It is never good news when you lose your top recruiter a week before signing day, but that is the predicament Duke finds itself in today.
Receivers coach/recruiting coordinator Matt Lubick has taken a similar job at Oregon, leaving the Blue Devils after three seasons and most notably, a historic 2012 campaign for the passing game. Duke had the only trio of players in the nation with 60 or more catches this past season; Jamison Crowder (1,074) and Conner Vernon (1,074) became just the second duo in ACC history to post 1,000 or more receiving yards in the same season.
But there is no doubt his impact will be felt on the recruiting trail as precious days tick down. Coach David Cutcliffe said this back in December, when Lubick was honored as the 2012 wide receivers coach of the year by FootballScoop:
"Matt Lubick -- no offense to anyone I’ve ever worked with -- is simply the best recruiter that I’ve ever worked with."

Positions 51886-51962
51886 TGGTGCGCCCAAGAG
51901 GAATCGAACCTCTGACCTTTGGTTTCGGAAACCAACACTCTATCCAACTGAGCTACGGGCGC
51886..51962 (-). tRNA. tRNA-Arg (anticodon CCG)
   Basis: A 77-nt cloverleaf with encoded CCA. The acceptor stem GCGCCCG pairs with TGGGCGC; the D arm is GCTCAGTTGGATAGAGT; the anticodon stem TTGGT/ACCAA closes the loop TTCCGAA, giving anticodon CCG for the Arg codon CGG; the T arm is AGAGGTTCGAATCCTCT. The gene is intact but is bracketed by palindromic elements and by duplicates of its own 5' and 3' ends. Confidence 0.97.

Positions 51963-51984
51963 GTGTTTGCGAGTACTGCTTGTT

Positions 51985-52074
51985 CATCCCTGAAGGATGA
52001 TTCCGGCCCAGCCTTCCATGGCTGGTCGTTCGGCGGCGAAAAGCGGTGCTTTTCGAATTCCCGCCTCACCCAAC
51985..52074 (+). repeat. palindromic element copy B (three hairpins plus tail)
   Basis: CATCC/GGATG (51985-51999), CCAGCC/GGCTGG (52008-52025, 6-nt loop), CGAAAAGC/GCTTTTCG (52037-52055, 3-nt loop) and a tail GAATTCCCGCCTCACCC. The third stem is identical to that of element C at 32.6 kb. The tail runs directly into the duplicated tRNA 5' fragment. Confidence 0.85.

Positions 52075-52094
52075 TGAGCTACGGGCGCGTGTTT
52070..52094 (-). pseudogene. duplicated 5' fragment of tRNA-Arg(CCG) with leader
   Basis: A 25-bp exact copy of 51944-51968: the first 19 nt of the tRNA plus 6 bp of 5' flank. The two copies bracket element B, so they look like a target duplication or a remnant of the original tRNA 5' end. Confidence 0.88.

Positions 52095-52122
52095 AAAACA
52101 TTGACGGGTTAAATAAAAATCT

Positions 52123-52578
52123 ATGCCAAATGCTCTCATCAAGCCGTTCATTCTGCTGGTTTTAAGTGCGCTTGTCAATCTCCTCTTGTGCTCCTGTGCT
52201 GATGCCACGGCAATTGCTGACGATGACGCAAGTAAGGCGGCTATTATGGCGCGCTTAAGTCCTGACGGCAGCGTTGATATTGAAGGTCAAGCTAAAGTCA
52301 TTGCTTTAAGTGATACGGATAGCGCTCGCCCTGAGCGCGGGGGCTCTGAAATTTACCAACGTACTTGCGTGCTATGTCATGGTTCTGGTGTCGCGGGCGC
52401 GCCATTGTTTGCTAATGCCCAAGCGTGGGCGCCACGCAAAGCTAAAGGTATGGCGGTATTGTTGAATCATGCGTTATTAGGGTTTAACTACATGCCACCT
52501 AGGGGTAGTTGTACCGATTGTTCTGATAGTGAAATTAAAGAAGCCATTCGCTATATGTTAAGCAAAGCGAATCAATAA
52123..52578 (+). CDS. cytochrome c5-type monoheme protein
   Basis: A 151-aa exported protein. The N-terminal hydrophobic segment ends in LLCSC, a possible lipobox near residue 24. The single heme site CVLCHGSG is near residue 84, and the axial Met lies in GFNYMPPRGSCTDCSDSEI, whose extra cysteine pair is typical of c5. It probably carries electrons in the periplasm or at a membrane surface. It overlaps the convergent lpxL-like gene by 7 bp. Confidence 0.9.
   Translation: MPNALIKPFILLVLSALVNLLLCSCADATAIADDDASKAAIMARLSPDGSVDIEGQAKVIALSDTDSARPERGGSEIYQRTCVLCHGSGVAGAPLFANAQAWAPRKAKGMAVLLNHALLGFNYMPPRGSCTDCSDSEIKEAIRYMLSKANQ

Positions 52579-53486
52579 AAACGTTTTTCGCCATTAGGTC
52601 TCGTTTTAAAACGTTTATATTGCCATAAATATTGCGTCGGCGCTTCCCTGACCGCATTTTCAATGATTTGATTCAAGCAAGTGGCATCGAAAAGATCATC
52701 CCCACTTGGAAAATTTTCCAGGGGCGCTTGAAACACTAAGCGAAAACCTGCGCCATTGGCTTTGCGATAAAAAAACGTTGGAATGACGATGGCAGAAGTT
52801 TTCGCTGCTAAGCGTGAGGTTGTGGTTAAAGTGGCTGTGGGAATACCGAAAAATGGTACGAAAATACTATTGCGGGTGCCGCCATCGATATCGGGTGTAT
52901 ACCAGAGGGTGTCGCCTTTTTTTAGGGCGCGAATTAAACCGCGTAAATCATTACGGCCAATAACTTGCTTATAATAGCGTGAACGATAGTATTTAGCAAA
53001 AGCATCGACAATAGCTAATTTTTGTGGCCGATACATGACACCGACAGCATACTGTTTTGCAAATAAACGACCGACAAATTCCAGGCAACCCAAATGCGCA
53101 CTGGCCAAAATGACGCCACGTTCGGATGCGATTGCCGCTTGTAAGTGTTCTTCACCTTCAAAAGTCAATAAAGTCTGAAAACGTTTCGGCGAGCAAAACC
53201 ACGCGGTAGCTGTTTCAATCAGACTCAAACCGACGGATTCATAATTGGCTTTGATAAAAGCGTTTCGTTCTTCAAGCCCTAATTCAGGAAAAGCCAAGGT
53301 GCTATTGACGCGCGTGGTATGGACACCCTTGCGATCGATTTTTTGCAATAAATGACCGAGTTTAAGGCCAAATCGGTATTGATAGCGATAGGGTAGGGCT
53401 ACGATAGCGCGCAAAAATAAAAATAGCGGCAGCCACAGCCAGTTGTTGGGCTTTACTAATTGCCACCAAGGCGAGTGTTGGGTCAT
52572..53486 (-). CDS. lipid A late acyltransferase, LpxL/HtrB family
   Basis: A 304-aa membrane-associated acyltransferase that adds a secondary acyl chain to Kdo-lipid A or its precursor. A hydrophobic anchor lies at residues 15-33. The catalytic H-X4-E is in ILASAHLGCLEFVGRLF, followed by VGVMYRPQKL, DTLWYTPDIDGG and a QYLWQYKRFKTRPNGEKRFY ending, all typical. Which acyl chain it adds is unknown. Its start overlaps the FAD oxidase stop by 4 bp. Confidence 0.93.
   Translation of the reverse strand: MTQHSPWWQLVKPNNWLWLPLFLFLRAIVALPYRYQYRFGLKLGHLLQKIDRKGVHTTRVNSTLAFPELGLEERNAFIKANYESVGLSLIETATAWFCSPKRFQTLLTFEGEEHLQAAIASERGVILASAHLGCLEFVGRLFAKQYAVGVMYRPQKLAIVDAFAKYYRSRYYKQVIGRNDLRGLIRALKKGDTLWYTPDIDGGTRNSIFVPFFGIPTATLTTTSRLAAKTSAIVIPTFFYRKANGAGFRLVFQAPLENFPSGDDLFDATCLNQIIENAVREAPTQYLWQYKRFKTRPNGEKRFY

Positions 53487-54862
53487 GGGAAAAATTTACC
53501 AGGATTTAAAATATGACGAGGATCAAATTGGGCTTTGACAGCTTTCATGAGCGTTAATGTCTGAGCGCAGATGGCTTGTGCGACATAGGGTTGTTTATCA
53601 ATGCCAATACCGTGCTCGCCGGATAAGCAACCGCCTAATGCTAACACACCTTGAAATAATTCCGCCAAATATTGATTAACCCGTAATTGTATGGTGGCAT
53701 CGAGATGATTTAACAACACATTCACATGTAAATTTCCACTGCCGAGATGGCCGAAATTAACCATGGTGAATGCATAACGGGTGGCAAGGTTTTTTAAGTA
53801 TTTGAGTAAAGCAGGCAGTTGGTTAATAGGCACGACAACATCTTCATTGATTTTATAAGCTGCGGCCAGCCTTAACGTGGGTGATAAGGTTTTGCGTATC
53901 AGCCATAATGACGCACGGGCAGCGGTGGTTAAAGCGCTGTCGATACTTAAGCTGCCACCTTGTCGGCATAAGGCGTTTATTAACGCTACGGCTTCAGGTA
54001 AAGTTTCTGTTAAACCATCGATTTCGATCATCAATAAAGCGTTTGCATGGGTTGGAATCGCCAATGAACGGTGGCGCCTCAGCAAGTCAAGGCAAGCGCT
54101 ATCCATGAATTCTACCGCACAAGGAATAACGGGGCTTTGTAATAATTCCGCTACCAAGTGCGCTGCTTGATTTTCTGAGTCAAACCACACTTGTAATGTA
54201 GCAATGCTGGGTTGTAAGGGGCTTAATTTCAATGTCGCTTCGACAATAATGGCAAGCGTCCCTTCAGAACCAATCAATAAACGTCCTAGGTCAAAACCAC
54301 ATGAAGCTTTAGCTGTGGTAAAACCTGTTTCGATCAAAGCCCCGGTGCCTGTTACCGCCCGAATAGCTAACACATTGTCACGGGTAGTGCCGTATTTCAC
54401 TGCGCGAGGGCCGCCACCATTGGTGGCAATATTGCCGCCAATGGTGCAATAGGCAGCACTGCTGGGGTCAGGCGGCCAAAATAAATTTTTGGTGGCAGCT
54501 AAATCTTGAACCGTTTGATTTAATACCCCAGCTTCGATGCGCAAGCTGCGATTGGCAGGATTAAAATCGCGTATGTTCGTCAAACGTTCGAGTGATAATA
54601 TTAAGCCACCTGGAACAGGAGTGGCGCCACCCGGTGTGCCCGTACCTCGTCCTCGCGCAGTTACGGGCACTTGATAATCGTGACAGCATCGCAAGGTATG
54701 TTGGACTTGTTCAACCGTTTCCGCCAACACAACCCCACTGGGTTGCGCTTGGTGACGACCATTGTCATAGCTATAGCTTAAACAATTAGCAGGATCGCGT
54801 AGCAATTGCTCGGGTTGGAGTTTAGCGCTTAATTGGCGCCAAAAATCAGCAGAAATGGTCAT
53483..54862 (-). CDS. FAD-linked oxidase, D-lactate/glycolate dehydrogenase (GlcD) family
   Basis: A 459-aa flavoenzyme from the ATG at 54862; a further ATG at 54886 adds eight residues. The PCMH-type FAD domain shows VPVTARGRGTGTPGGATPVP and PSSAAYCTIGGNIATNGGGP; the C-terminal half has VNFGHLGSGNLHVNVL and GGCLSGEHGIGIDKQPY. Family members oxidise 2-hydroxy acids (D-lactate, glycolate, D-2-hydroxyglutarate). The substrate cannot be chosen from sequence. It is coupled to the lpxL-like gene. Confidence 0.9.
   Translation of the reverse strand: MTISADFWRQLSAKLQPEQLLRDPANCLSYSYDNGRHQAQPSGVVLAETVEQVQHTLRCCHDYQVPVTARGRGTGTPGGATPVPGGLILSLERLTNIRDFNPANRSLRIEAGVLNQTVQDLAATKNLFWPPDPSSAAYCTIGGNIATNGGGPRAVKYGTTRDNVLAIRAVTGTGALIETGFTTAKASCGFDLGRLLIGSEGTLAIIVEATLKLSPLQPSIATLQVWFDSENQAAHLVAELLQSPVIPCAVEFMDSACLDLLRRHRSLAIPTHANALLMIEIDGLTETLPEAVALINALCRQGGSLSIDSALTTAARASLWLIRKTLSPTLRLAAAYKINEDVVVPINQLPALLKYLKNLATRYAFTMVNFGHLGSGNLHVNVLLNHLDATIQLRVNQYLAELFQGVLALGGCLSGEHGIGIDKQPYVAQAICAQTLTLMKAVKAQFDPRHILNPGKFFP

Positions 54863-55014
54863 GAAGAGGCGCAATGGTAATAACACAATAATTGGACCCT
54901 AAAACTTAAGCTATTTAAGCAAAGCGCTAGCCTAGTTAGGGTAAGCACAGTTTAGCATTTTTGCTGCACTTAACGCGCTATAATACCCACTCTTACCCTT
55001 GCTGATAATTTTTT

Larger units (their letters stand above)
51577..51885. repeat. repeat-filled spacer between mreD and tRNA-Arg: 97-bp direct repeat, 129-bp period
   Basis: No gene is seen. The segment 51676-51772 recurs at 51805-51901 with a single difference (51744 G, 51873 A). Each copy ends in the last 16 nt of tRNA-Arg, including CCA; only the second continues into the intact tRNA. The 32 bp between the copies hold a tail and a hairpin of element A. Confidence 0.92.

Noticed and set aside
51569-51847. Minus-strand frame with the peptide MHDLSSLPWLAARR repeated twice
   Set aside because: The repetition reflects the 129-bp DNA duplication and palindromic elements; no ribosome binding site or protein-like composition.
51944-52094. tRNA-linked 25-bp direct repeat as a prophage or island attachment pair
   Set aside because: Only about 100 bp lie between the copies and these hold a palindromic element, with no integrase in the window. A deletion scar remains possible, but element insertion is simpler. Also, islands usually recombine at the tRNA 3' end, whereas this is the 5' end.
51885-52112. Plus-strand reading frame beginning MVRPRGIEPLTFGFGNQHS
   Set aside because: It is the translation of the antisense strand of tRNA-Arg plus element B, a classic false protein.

Brandon P. Oliver of ESPN Recruiting Nation expands on that, writing:
He also had the Blue Devils in contention for some high-level recruits from around the country. His reach extended as far west as Nevada and California, as he had Duke in play for two OL recruits that had Oregon offers. Duke was the likely destination for recent Oregon commit Elijah George (Las Vegas/Arbor View) until Lubick got to Oregon and made sure that George was offered. He helped the Blue Devils land players from Northern California, Southern California, Las Vegas and Texas.
Lubick has spent the majority of his career out West, having held assistant jobs at Cal State-Northridge, San Jose State, Oregon State, Colorado State and Arizona State. Oregon is one of the best offensive teams in the country, and Lubick would like to be a head coach one day, following in the same footsteps of his father. You see why the move appealed to him.
But now Duke has to regroup. Lubick's connections out West have clearly helped the Blue Devils, and his ability to connect with his players was huge, too. Desmond Scott said late last year, "You couldn't ask for a better coach."
Cutcliffe has his work cut out for him now.